China Humanities (Mahindra/Fairbank): Becoming a Poet in Early Medieval China: The Possibilities of Intertextuality


Monday, December 14, 2015, 4:00pm to 6:00pm


CGIS Knafel 262, 1737 Cambridge St, Cambridge, MA

Speaker: Wendy Swartz, Rutgers University

Intertextuality lies at the heart of reading and writing practices in early medieval China. Reading and writing well meant demonstrating a command of the textual tradition and cultural codes, and the ability to appropriate them in a range of situations. Intertextuality thus constituted a condition of writing as well as a mode of reading. In particular, from the third to the fifth century, the Chinese literati drew extensively from a set of philosophical classics, namely the Laozi, Zhuangzi, and Yijing (later referred to collectively as the Three Mysterious Texts 三玄), and their respective commentaries, to express their positions in conversation or in writing on major issues ranging from politics to nature to human behavior.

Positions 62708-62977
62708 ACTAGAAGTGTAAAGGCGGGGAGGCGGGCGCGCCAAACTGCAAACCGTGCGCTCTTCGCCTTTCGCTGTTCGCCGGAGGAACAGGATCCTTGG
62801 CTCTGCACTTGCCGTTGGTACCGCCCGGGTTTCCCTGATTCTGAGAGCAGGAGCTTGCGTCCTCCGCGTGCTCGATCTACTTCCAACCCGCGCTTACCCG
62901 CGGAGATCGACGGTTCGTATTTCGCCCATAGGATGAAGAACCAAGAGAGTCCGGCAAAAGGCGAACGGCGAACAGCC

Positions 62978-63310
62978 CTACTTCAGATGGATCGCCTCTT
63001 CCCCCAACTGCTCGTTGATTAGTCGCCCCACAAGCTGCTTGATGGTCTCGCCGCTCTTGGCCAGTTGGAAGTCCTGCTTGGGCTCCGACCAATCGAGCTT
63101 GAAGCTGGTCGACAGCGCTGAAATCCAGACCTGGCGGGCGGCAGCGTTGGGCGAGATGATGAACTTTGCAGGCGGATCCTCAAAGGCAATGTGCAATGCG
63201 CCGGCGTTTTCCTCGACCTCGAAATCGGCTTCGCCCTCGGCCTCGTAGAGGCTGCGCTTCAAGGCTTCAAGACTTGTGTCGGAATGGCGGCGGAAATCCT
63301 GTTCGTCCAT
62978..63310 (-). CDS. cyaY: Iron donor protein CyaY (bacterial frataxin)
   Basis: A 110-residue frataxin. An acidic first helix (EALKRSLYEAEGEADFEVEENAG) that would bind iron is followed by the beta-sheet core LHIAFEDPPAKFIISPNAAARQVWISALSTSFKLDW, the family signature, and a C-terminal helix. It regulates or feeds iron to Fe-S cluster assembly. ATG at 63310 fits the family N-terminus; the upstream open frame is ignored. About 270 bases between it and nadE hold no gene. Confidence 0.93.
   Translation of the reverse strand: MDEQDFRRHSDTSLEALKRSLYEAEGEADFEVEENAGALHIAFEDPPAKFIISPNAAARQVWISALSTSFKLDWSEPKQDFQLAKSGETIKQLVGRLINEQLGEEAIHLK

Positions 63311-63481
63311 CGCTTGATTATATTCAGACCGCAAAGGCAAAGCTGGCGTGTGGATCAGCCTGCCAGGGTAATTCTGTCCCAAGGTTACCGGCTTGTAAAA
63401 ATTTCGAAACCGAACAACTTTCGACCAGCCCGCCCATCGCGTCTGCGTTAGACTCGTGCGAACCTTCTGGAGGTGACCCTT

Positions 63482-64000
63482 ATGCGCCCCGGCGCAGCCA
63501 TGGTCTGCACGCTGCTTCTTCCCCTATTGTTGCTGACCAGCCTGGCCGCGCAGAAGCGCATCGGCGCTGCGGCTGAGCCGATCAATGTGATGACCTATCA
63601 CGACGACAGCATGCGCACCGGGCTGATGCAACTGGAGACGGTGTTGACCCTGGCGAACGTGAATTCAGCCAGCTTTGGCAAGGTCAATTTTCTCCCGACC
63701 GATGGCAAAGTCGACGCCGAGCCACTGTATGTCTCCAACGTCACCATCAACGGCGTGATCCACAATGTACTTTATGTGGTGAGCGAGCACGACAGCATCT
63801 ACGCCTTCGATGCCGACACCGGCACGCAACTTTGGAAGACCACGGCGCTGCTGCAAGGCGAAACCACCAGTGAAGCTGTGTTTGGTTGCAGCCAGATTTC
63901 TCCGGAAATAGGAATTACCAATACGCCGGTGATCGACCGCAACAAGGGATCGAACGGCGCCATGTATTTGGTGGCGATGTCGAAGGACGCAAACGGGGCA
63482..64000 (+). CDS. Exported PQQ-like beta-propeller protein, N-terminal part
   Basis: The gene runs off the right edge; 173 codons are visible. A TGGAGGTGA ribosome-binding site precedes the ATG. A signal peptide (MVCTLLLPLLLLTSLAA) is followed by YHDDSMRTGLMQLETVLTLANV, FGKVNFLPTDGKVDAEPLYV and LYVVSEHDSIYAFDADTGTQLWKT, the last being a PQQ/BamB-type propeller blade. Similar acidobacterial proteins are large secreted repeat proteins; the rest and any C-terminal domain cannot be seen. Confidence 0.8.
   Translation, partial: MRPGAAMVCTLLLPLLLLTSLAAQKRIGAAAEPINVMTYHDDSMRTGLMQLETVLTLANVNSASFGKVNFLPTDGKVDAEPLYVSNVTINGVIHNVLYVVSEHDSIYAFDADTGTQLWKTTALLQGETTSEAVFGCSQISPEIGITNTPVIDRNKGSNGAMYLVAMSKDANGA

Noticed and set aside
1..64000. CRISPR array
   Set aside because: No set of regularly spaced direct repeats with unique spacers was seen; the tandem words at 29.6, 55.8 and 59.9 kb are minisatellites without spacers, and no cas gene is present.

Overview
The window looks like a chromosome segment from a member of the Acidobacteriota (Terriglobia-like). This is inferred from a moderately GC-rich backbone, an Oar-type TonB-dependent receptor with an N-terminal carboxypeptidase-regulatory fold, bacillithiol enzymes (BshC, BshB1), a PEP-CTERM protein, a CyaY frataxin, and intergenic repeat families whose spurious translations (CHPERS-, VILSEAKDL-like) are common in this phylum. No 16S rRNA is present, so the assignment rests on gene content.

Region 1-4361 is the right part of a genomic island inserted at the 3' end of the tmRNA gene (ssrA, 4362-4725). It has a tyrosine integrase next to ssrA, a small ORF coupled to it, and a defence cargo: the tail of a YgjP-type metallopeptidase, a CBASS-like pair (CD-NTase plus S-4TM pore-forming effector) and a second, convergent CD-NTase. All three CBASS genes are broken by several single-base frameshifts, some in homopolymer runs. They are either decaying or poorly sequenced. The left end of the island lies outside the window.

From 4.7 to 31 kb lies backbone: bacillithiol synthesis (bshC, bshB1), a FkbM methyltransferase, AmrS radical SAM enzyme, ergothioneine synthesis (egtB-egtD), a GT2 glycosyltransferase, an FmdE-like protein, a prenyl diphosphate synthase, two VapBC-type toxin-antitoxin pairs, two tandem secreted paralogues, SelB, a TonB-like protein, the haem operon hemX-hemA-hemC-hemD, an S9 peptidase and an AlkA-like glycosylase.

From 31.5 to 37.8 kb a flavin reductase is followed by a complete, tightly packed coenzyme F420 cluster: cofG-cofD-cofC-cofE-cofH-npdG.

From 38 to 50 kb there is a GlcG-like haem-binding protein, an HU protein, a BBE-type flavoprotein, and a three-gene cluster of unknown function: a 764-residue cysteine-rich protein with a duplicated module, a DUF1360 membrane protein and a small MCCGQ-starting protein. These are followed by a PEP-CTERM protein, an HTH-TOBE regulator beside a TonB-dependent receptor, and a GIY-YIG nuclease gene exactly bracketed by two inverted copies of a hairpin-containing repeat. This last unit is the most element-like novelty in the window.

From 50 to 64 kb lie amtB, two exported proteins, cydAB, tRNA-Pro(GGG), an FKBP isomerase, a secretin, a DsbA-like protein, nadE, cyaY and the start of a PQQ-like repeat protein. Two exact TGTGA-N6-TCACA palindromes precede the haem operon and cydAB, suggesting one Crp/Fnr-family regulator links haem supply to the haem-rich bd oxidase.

A meaningful study of intertextuality must involve examining how a text functions as part of a network of textual relations, and is thus not reducible to influence studies, or a mere tracing of sources. It has special significance and ramifications for early medieval Chinese literary history in light of the fluid boundaries of textual traditions and the dynamic interactions among diverse, expanding repertoires of literary and cultural meanings. It is within this context of a growing body of literary sources and an interconnectedness of not only different intellectual repertoires (e.g. Classicist, Lao-Zhuang, and Buddhist) but also different branches of learning (e.g. philosophy, poetry) that my talk will examine how early medieval writers made use of diverse, heterogeneous sources suited to their needs.